Ongoing Solution (Hurray!): But here. Let me share with you some kind of daily miracle-enhancer. A tool to administer this first-aid when there's no cosmic defibrillator around: It's simple. You're given a word and a minute and you write. Block unexplainedly disappears in this kind of pulse-thumping setting. You write for the buzz of it, the electricity flowing back into your fingers. I don't know why or how exactly, but it really does work!

And now, in a 'heres-some-I-made earlier' gesture, here's some one word renditions I made earlier. In times of great blank block I might add, a saving proof of ability.  Infact, just a few moments ago, I was sober-stoned-silent, my mind a mute blank , words a sanskrit I couldn't read. Now, one one word, later, I'm back in blog business! It's a key I tell you, a key that unlocks all those shut doors.

So next time you find yourself staring at a blank screen, a blank page and whiling away the minutes with worry and doubt - get active word-wise instead and slay that beast of block. Go to one-word and write, for fun, for a kick-start, for an electric blue jolt. 

(Now, to put this damn buzzing blue-bottle out; no metaphor intended, this is real! This bedamned blue-bottle gave me my metaphor at the beginning, but the stupid thing keeps flying against the glass of the window now, unable to get out (in the words of Emily Dickinson - 'with blue, uncertain, stumbling Buzz')  I feel kind of sorry for it - myself well-acquainted with this kind of action against  brick walls. Not anymore though, well for the time being, anyway. To  freewriting and the infinity of beyond!)

Beating the block!

~ Siobhán.

- Some I made earlier: -

Suppose I knew you. And you knew me. A pursed lip wondering, a surmising. Brain blowing bubbles of maybes that burst leaving water-stains of tears. Suppose that we’d met before now. Long ago. BC: before complications. Suppose love was easy. Suppose that love is easy. Suppose that we admitted this. I blow a pink chewing-gum bubble and it bursts. You daydream a bright bulb idea and it breaks. Suppose we stop supposing and try it out.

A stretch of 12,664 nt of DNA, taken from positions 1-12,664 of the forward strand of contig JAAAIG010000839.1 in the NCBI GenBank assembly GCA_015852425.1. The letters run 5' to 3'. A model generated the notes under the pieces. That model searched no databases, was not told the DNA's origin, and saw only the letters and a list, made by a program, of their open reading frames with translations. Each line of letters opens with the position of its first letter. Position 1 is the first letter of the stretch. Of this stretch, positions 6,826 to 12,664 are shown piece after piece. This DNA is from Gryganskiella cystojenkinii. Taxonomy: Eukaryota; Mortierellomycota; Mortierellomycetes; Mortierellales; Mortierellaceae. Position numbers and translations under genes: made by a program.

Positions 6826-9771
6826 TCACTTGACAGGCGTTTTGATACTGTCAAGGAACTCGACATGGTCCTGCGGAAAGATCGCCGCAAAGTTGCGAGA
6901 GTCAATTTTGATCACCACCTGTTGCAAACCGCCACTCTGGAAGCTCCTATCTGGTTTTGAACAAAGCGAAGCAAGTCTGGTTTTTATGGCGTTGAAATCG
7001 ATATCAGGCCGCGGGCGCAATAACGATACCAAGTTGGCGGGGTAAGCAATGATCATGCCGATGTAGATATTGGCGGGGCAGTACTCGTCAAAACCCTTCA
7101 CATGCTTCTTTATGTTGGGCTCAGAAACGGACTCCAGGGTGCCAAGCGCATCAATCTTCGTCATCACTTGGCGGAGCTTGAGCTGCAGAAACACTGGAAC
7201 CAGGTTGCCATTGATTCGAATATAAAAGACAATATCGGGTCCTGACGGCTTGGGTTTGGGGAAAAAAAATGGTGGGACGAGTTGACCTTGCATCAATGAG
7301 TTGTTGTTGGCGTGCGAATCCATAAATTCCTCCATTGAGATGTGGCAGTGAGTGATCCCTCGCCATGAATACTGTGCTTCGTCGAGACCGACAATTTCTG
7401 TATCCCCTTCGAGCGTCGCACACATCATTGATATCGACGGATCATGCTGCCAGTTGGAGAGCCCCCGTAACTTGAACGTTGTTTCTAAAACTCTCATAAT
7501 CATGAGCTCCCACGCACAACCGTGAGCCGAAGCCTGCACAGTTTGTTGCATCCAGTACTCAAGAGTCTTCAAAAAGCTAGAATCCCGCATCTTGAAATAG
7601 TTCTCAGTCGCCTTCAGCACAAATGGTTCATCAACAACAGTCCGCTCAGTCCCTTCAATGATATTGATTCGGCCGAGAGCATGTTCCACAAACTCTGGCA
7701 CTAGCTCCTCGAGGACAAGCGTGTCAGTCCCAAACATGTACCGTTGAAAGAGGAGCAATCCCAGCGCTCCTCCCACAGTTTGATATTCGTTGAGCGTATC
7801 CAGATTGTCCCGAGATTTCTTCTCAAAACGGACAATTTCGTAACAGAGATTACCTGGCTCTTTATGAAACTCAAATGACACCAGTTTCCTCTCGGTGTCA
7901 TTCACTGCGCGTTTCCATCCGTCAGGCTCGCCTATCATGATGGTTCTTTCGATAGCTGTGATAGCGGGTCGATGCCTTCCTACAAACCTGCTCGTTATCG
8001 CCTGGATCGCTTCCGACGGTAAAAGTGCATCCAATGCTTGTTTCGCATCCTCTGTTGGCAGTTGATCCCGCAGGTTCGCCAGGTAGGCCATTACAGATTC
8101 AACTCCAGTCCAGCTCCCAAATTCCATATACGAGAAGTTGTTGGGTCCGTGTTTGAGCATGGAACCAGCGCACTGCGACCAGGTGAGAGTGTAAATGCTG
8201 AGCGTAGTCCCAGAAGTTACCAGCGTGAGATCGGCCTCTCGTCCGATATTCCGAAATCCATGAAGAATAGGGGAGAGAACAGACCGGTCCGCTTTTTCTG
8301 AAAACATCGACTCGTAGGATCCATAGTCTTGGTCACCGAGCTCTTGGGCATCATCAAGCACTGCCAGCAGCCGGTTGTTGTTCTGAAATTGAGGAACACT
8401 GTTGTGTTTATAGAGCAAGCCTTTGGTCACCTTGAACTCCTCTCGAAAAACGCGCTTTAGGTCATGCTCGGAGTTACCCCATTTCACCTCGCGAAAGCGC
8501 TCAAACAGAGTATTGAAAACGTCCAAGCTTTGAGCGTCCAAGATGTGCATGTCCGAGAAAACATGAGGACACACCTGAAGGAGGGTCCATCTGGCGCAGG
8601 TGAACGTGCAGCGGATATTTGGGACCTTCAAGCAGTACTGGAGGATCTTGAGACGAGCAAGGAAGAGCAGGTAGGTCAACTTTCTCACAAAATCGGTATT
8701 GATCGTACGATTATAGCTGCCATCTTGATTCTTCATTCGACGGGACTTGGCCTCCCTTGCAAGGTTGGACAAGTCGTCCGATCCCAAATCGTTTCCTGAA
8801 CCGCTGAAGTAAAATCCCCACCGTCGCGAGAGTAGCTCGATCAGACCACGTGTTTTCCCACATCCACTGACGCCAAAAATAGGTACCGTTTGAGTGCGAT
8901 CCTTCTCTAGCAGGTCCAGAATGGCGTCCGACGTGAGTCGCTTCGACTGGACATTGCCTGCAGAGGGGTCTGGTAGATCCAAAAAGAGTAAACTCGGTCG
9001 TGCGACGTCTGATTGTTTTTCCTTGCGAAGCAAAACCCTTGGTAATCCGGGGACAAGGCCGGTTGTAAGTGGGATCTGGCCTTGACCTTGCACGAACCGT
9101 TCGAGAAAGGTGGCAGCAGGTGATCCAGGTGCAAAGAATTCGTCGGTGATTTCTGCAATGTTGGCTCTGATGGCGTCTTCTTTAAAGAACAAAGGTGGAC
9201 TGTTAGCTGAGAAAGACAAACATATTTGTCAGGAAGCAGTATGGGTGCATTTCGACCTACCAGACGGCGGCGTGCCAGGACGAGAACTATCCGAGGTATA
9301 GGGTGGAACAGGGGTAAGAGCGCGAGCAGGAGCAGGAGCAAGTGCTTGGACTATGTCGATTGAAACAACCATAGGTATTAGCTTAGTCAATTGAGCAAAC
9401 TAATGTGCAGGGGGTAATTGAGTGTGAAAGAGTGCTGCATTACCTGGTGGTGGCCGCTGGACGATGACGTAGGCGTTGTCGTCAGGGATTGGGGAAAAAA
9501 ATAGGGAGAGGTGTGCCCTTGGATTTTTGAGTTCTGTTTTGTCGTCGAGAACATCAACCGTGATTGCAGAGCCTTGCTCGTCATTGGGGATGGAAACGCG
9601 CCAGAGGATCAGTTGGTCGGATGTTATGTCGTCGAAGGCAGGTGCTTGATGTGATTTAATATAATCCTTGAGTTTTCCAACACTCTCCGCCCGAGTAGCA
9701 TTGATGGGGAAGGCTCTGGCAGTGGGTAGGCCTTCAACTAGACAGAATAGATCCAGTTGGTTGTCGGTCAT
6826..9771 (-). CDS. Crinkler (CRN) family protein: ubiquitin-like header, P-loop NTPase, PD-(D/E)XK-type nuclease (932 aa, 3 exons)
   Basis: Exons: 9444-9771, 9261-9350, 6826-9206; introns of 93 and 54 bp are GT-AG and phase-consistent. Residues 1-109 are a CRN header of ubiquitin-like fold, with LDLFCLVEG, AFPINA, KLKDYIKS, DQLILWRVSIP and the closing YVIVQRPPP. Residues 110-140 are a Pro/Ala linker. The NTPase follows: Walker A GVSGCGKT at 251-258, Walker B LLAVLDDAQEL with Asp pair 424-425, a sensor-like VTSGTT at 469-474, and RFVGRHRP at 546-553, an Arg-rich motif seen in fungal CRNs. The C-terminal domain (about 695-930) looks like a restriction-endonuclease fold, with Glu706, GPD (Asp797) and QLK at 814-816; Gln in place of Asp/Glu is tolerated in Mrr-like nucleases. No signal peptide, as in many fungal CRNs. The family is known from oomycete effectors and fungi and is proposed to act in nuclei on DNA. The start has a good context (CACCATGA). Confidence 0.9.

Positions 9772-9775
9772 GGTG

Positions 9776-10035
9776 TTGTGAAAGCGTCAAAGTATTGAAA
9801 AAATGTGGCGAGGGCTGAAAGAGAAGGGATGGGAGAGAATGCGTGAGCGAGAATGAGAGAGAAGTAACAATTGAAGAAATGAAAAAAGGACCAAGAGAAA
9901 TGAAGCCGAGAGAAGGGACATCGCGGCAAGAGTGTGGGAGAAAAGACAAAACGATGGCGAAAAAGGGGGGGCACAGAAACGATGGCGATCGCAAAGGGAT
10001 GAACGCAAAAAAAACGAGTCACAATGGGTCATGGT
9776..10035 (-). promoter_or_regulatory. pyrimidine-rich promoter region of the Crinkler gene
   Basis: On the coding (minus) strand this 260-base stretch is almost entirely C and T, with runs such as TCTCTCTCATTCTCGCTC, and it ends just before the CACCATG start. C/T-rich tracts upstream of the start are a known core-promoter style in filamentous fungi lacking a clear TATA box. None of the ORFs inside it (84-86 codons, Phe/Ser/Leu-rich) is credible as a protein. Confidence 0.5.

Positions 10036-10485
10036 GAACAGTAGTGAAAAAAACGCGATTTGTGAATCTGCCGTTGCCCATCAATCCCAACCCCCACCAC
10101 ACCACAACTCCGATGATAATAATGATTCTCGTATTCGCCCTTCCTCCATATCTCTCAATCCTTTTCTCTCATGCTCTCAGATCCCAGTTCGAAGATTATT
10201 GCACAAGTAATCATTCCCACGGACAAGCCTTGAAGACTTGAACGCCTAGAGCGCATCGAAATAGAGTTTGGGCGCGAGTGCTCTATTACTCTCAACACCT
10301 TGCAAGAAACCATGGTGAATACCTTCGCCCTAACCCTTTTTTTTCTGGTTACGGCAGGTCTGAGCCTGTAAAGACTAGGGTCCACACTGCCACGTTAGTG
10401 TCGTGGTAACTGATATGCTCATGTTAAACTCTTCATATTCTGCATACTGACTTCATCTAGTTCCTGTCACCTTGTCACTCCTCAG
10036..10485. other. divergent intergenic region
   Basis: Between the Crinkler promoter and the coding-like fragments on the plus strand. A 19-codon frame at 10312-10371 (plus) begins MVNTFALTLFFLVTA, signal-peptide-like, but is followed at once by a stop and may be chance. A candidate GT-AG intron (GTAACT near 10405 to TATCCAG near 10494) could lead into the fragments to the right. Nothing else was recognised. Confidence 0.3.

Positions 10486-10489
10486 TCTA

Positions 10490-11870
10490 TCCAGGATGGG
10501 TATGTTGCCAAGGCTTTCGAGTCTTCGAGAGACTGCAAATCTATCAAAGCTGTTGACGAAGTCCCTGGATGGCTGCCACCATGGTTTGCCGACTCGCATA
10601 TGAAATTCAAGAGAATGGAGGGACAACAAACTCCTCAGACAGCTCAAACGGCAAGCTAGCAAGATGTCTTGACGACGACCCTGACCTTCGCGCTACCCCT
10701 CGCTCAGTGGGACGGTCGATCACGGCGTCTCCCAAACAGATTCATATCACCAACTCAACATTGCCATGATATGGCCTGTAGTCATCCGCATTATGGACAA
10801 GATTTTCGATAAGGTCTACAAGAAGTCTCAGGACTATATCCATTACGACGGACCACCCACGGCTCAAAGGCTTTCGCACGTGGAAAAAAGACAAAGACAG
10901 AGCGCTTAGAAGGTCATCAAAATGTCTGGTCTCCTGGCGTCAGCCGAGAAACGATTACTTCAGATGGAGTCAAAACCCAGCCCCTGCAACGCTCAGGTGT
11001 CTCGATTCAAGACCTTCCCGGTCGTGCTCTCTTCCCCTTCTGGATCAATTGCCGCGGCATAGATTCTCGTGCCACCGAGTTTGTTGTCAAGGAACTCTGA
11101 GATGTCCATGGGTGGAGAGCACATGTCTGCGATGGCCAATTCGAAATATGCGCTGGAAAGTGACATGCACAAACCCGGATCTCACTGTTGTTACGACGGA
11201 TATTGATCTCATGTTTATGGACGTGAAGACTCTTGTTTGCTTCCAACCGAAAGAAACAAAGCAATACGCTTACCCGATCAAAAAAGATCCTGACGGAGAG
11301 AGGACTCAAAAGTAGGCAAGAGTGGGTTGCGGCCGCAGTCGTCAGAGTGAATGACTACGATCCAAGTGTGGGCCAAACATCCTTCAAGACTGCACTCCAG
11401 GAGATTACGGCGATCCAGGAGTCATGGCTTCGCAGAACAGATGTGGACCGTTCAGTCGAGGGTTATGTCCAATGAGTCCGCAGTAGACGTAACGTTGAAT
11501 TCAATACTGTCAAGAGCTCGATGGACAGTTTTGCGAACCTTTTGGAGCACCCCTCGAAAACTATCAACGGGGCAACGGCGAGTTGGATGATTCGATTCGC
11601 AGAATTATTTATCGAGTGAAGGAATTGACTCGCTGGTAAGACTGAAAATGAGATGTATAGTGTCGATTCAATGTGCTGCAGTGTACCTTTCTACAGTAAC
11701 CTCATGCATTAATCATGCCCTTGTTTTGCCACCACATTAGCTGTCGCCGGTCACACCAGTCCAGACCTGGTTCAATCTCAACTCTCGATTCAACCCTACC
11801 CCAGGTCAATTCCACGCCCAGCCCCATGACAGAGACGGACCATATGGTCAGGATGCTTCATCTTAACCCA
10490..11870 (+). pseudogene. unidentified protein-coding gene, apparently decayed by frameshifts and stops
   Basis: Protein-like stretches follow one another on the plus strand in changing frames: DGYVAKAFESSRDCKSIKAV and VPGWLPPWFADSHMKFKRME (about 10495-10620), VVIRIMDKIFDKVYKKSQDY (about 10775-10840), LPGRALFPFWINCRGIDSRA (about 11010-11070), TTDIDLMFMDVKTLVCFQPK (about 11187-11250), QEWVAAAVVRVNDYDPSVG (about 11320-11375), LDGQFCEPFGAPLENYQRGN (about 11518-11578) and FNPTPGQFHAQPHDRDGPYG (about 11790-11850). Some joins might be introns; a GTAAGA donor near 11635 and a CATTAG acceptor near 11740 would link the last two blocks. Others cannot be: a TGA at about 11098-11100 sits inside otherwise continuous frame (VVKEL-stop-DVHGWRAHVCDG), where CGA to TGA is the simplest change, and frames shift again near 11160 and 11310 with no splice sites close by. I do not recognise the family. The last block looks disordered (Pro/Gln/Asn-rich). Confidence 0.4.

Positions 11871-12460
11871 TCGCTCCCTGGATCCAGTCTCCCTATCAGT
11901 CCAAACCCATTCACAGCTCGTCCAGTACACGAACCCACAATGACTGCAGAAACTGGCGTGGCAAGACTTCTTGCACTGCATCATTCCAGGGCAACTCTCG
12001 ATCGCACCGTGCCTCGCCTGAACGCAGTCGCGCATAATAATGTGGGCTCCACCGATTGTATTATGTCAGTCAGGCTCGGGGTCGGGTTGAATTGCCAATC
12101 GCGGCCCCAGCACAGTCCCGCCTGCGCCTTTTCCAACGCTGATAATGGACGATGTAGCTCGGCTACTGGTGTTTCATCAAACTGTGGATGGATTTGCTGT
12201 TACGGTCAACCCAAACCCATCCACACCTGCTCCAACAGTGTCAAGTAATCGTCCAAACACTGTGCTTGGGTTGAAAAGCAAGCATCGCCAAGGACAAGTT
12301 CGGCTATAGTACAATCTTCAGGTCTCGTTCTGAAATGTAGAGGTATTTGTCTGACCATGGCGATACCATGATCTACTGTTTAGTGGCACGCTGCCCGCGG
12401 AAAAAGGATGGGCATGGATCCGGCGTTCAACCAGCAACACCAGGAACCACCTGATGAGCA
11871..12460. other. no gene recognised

Crouching tiger, hidden dragon. Crouching is not hiding; it’s waiting, whiling time, waiting to pounce on the right moment, the right possibility, the right prey. It’s a comfortable and crafty patience. Muscles bent ready to spring into action. Crouching is being ready.

Missed out. Missed the boat. Missed like a missile pinned to an ed wall of obstacles, and me in between. Missed like a ghost wearing a white sheet. Missed like almost rhyming with kiss, or ill-ness. 


  1. I liked your 'suppose' one -word writing exercise - very creative :)

  2. I know what that block is like, not in writing but in my artwork. I also get ideas for work at the strangest of times. Signed up for the OneWord link you posted, really interesting. Good way to get the creative flow going, though it doesn't really seem you need too much help, even your block developed this post after all. I like your Crouching tiger inspiration.

  3. Thank you Esther! Yes, I suppose blocks are a necessary part of every creative process. I find writing about the block helps dispel it - well some of the time anyway. Hope you are enjoying OneWord!


Leave a comment by signing in with your Google ID, blog/website, or Anonymous if you haven't any of these! It's easy! Feedback tickles me pink :)